Since the onset of the 2008 economic crisis, Maryland has undergone a sharp contraction in state revenues due to several reductions in federal spending, including the 2013 sequestration and subsequent government shutdown. Because of its close proximity to the nation’s capital of Washington, DC, Maryland’s economy is closely tied to federal expenditures, which are estimated to comprise over a quarter of the state’s productivity and growth.
Diminished revenues have contributed to a longstanding “structural deficit” in the state’s budget allocations and spending outlays. The Washington Post estimates that nearly 85 percent of state expenditures are used to fund social programs related to education, health care, and public safety. Maryland public schools have consistently been ranked as the best in the nation by Education Week, and most education funding in the state is directly mandated by law.
State Democrats have voiced opposition to Hogan’s proposed budget, attacking his education formulas as particularly egregious. However, O’Malley resorted to a combination of budget cuts, increased taxes, fund transfers, and bond borrowing in order to close the gap between revenue and outlays during his time in office. Prior to stepping down, O’Malley footed his own, alternative budget proposal, which was to shift the heaviest cuts to various alternative state agencies, including a more expansive, 4 percent across-the-board reduction in spending by state agencies, amounting to about $238 million. O’Malley also successfully passed $200 million in cuts for spending in the current fiscal year. This was the origin of the 2 percent across-the-board reduction being continued by Hogan, and mainly affected the Department of Health and Mental Hygiene and the University System of Maryland.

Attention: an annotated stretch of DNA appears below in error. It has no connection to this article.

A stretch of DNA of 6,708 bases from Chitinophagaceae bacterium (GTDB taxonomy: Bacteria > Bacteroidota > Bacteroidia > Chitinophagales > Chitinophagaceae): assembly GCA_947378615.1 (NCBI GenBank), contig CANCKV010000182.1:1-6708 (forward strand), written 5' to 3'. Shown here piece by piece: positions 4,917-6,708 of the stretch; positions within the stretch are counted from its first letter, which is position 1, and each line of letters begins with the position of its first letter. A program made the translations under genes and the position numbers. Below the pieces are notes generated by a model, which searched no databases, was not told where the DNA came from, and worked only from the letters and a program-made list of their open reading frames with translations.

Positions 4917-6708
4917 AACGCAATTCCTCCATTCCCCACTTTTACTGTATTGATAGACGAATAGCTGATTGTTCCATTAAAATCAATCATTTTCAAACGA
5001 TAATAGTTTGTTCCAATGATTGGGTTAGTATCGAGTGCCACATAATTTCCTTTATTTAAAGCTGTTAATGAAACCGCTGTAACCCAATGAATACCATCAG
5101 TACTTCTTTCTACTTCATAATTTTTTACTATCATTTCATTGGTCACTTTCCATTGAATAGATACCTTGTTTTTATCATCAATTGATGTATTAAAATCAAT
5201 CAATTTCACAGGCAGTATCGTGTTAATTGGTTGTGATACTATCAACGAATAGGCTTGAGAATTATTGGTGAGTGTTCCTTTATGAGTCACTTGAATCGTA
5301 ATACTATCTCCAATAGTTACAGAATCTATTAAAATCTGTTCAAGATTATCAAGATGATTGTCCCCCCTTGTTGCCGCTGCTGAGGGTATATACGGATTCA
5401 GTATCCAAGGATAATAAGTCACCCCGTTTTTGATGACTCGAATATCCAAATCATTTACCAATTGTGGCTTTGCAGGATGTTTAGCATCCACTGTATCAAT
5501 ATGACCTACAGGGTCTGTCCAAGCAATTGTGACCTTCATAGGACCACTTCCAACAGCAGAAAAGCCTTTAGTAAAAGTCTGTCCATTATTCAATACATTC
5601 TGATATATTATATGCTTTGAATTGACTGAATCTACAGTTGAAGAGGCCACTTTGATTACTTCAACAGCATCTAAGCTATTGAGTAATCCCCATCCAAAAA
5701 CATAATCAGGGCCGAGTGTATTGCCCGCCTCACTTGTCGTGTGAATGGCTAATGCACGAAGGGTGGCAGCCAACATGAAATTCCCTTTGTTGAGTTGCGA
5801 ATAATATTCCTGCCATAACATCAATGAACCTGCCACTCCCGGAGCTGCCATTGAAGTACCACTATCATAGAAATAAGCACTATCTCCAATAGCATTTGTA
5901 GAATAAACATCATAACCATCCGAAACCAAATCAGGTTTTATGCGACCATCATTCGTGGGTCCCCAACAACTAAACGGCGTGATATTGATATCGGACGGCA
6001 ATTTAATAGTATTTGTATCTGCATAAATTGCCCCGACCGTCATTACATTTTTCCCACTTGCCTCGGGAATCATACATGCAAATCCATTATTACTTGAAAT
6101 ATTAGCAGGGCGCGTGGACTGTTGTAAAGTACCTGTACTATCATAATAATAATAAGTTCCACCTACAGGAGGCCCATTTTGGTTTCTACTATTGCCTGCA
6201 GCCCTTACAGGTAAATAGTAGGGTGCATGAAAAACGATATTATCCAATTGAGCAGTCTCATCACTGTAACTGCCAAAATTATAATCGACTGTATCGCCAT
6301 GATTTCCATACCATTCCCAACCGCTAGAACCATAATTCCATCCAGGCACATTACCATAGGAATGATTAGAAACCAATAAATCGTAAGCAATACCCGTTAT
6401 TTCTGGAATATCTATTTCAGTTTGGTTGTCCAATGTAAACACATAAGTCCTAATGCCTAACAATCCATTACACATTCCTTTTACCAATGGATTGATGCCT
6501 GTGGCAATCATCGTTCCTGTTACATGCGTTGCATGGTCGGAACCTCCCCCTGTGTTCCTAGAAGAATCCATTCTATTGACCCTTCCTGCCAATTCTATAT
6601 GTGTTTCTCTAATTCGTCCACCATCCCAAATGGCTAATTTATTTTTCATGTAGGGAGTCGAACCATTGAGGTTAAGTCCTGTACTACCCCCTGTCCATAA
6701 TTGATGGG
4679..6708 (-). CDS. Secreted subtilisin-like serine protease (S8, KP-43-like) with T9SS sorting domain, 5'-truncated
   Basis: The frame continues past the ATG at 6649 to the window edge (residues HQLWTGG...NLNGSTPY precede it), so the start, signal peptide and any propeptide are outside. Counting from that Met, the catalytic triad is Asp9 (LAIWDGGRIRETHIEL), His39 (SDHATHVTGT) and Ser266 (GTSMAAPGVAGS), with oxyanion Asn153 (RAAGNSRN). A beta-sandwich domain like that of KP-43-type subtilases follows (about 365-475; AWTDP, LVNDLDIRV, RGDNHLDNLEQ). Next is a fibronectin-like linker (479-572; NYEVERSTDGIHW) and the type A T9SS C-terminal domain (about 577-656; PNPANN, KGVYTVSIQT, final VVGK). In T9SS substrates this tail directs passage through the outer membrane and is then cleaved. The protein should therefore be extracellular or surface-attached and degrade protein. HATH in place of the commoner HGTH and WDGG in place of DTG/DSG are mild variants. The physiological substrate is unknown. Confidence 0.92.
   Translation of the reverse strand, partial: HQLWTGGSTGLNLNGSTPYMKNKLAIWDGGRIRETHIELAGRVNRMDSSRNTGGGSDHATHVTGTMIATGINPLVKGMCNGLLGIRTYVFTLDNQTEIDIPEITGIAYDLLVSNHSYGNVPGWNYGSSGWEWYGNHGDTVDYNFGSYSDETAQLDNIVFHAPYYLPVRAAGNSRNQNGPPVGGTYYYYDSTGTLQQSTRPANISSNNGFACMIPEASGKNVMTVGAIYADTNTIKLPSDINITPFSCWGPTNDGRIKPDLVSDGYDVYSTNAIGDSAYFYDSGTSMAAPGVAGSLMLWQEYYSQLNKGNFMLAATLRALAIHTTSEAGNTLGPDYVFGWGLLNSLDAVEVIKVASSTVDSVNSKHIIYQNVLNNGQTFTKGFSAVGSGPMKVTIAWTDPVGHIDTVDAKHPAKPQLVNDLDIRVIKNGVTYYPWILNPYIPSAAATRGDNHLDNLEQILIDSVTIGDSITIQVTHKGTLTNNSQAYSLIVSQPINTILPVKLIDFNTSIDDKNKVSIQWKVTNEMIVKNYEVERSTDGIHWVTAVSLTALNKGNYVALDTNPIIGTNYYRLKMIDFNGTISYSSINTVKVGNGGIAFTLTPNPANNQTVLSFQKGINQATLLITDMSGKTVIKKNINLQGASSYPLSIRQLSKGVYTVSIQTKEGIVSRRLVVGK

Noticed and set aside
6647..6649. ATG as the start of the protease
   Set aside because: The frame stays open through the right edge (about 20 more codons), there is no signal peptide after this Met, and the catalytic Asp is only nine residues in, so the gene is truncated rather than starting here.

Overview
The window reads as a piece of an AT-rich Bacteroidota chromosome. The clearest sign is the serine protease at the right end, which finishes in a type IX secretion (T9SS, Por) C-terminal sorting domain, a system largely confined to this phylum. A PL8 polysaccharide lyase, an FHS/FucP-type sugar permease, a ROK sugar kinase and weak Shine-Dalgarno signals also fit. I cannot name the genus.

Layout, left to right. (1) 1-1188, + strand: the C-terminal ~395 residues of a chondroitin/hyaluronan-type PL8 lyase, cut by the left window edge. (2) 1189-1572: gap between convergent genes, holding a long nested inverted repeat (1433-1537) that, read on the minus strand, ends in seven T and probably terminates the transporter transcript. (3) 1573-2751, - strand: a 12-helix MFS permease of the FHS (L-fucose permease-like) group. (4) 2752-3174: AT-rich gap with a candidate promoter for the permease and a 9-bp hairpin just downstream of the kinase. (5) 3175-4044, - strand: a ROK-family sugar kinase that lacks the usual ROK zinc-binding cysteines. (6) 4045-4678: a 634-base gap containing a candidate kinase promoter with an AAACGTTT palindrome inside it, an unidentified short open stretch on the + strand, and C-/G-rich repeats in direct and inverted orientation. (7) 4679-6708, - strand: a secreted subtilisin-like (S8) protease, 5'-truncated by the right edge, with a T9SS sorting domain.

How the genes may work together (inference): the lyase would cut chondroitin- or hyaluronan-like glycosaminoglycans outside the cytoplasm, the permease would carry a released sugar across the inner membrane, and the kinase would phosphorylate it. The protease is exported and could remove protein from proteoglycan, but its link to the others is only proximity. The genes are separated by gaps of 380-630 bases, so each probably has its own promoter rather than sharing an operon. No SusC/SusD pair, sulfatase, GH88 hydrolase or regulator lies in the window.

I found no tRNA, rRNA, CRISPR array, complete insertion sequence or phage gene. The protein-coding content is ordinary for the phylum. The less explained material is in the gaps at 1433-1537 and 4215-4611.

The DC-Metro area—which includes the nation’s capital as well as the states of Maryland and Virginia—has recently seen record lows in employment. Last year, the Washington Post ranked Washington, DC as number 14 in year-over-year job growth on a list of major American metropolitan areas, with the city of Detroit mentioned as the only major American city with less growth. A study conducted by the Department of Housing and Urban Development found that homeowners in the vicinity of the capital pay up to a third of income in housing costs, while renters pay closer to 50 percent.
In this social and political context, Hogan was able to win November’s election by presenting himself as purely focused on “economic” questions such as tax policy and job growth and benefiting from the population’s general disgust with the pro-business policies of the Democratic party.
As the governor’s budget proposal suggests, there will be no letup in the bipartisan assault on living standards under the new administration. The essential agreement of the Democratic and Republican parties is shown by how O’Malley and Hogan have tag-teamed the budget deficit and stressed the need for cuts. It is further demonstrated by the Democratic-controlled General Assembly’s responsiveness to Hogan’s emphasis on a “bipartisan” governorship, as well as state politicians’ mutual commitment to lowering corporate and estate taxes.